An illegal roadside car repairs business in Thornton Heath has been fined thousands of pounds.

Irfan Chaudhry, the former sole director of Balham Vauxhall Spares, which was based in Parchmore Road, allowed work to be carried out on the pavement and road outside his premises despite repeated warnings from the council.

On a number of occasions, cars had been left up on jacks, in a dangerous position.

The business was  on a busy through route to, St James the Great Primary School and Nursery, and passed by lots of young children and families, both in the mornings and afternoons. Council officers feared pupils could get hurt.

Before his business was dissolved last year, Chaudhry pleaded guilty to three charges at Camberwell Green Magistrates’ Court on Monday (May 15).

Chaudhry admitted to obstructing the road contrary to the Highways Act, failing to remove significantly damaged, run-down and unroadworthy vehicles as well as cleaning the area of oil and debris contrary to the Anti-Social Behaviour, Crime and Policing Act, and carrying out work as a scrap metal dealer when not authorised by a licence under the Scrap Metal Dealers Act.

He was given a £4,840 court bill.

The court was told between June and October last year, Croydon Council officers responded to complaints from neighbouring residents and visited the business on several occasions.

They issued a community protection notice, giving Chaudhry 48 hours to comply with instructions to stop working beyond the boundaries of his premises, to remove unroadworthy vehicles from the highway and to clean the public footpath.

The 43-year-old failed to do so, and during each subsequent visit Chaudhry was told again by officers that work to motor vehicles should not be carried out on the road outside the premises, and that cars should not be left in such a way to obstruct people from freely walking along the footpath.
The court was told that Chaudhry had not dealt with debris, oils and other fluids that he allowed to drain away across the footpath, and had failed to pay a £80 fixed-penalty notice issued by officers.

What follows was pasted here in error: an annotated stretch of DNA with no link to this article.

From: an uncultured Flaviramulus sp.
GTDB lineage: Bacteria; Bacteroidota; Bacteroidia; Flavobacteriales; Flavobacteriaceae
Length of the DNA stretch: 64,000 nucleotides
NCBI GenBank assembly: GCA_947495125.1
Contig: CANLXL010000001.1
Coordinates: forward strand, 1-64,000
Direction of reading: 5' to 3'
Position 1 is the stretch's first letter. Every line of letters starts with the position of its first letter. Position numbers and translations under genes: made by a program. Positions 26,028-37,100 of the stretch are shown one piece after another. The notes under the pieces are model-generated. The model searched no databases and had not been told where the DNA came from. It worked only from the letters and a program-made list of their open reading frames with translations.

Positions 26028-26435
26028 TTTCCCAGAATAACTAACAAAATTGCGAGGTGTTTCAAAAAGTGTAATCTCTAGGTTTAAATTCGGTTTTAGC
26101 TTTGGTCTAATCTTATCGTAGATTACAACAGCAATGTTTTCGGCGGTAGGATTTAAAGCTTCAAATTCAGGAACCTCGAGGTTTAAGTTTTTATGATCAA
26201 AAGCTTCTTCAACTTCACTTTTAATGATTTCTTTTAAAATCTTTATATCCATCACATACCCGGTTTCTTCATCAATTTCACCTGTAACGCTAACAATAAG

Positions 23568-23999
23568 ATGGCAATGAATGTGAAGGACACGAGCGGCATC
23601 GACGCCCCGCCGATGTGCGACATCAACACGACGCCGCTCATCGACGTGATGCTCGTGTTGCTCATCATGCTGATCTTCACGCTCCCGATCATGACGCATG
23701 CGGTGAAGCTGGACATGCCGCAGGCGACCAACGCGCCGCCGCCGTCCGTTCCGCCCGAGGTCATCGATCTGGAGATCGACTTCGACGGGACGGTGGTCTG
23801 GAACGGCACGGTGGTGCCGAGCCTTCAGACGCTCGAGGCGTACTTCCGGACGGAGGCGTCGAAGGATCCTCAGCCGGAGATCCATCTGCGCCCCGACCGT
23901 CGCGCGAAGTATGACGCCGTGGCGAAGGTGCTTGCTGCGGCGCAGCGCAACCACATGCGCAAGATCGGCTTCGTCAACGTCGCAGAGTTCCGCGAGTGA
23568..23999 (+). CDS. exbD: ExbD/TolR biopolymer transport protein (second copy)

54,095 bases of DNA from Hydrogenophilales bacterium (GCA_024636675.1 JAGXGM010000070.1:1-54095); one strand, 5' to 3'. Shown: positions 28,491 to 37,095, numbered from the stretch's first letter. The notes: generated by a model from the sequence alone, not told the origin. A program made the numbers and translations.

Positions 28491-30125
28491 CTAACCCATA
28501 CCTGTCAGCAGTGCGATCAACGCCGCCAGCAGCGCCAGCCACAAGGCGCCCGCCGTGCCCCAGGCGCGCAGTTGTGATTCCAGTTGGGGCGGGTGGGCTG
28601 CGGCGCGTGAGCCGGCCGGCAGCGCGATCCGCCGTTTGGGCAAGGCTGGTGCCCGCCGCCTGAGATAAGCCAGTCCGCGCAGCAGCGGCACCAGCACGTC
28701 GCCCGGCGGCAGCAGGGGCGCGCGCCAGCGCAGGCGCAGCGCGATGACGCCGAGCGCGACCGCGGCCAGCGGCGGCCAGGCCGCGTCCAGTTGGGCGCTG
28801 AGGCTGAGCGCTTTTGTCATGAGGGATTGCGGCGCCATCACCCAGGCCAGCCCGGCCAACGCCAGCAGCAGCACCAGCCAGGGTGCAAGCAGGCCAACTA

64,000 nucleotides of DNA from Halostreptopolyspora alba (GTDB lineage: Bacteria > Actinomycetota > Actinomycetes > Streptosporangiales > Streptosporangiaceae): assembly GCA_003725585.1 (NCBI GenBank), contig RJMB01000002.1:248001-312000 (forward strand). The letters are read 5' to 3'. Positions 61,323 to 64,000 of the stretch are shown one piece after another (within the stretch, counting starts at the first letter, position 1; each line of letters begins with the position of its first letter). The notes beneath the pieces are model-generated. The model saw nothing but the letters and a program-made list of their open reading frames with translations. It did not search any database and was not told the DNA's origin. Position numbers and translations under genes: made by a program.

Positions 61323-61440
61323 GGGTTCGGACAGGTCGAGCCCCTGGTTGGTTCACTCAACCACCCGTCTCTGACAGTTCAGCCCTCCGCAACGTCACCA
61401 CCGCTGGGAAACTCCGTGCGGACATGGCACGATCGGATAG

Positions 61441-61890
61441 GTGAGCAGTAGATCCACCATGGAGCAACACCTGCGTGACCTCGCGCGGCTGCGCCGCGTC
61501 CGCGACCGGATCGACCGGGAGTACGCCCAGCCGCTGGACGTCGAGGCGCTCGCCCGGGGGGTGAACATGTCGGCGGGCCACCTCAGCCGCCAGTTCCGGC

Return visits revealed that the works were continuing and that untaxed, damaged, dismantled and stripped vehicles were being kept on the road and overhanging the footpath, often with sharp-edged jagged metal bodywork that could prove hazardous to passers-by.
In mitigation, Chaudhry told the court that when he had taken over the business he was unaware of the law prohibiting the working of vehicles on the public highway.

Once informed, he had tried to ensure that employees did not work on vehicles outside the premises.

And he said that he had sent a cheque in payment of the fixed-penalty notice but that it had not arrived.

Chaudhry was fined £540 for consenting to the wilful obstruction of free passage along Parchmore Road and he was also fined another £540 for keeping “significantly damaged, run-down and unroadworthy vehicles” on the Thornton Heath street.

Finally Chaudhry was fined £1,600 for consenting to the carrying out of a business as a scrap metal dealer when not authorised by a licence under the Scrap Metal Dealers Act.

He was also told to pay a £160 victim surcharge and court costs of £2,000.

Andy Opie, Croydon Council’s director of safety, said: “This was a case of a local businessman flagrantly ignoring repeated warnings by council officers that what he was doing was both illegal and antisocial.

“His actions made life very difficult and unpleasant for people living nearby who, in addition to being put at risk by what was going on, often could not park their own vehicles near their homes because cars that Chaudhry was working on were taking any available spaces.”